The other day I was working on records in the Salem Manuscript Books Collection. It had the tempo marking “Allegro,” and the only other marking was “III Concerto.” It continues for 7 pages with some sections marked “Solo” (which usually displayed faster passages in the right hand with few to no notes in the left hand) interspersed with sections marked “Tutti” which sometimes displayed repeated eighth notes in left hand or unison passages with the right.
My curiosity piqued, I wondered if I would be able to identify the work and the composer. I searched RISM and found over a dozen records for a keyboard concerto by Johann Samuel Schröter.
Now, maybe it’s just because it’s the Christmas season, and music from “A Charlie Brown Christmas” has been heard recently. Maybe it’s because someone recently quipped at choir practice that Beethoven’s birthday was earlier that week, but I couldn’t help but think of Schroeder from the Peanuts comic strip when I saw Schröter’s name.
I googled Schultz and Peanuts (so I’d get cartoon characters and not legumes), and found the Wikipedia entry for Peanuts. I was disappointed that the picture of the Peanuts gang didn’t include Schroeder! What? I mean, sure he’s not one of the main characters with Charlie Brown, Snoopy, Linus, and Lucy; but certainly he should be pictured if Sally, Franklin, and Peppermint Patty are.
I started to think how Schröter and Schroeder were alike — both musicians lost in the background where louder characters elbowed their way to the front of the stage. I decided I had to find out more about Johann Samuel Schröter. Well, it’s a funny when you start pulling loose strings – you find all sorts of interesting connections – in fact, an entire web.
Johann Samuel Schröter was the son of Johann Friedrich Schröter, an oboist in the regiment of Count Brühl. If you’ve ever been to Dresden, that name might ring a bell. The Brühl Terrace (Brühlsche Terrasse) is an elevated walkway that stretches along several large buildings in the Old Town area of Dresden overlooking the Elbe River. It’s known as the “Balcony of Europe.”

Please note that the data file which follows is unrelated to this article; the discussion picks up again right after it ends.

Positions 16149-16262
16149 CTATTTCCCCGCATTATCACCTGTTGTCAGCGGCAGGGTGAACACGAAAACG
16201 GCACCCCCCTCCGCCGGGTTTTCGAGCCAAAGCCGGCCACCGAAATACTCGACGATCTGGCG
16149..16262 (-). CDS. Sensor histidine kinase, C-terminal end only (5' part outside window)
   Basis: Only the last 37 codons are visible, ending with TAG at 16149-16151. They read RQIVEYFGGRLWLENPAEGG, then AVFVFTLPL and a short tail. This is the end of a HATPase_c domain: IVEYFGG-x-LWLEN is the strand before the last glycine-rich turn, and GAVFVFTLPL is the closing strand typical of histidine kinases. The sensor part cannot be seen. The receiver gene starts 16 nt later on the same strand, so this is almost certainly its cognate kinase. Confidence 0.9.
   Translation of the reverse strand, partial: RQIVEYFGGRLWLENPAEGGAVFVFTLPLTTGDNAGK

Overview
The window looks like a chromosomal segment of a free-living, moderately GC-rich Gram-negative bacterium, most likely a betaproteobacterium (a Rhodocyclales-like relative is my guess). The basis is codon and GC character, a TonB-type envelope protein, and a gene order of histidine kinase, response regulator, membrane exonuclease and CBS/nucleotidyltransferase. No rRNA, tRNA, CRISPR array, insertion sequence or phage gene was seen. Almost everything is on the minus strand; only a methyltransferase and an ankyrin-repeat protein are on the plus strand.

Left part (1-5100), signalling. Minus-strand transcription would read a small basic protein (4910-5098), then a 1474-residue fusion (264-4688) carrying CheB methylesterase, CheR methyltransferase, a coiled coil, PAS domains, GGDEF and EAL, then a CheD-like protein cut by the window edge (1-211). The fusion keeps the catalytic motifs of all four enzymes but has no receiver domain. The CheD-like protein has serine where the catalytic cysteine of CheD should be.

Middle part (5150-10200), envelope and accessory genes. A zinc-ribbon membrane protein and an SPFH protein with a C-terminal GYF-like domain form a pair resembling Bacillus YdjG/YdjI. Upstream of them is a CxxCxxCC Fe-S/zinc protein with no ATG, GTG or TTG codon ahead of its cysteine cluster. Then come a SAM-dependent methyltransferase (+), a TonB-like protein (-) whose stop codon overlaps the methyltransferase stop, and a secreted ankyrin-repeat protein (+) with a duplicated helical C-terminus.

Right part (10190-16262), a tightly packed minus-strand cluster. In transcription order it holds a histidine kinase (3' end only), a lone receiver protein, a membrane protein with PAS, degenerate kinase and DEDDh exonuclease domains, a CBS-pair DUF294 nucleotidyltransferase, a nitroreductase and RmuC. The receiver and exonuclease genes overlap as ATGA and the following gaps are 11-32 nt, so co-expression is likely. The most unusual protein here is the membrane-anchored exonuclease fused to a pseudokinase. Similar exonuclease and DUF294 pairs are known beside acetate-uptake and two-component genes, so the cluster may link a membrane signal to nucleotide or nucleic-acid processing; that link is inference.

In the service of Count Brühl (who was an official serving Elector Frederick August II) the Schröter family moved to Warsaw (around 1755) and later to Leipzig (around 1763). It was in Leipzig that the Schröter children studied with Johann Adam Hiller, who was the first conductor of the Leipzig Gewandhaus Orchestra and also served as Thomaskantor, the post earlier served by Johann Sebastian Bach. Hiller was also the director of the Abel Seyler theatrical company which hired Corona Schröter (Johann Samuel Schröter’s sister). Corona became known as a singer and as a composer. She moved to Weimar and became friends and collaborators with Goethe and Schiller. I recognized the name Corona Schröter from the research I did about Ernst Wilhelm Wolf and his Easter Cantata. Corona was living in Weimar at the time. Perhaps she even performed in the premiere at the town church which is now known as the Herderkirche for Johann Gottfried Herder, the Weimar court pastor and librettist of Wolf’s Easter Cantata.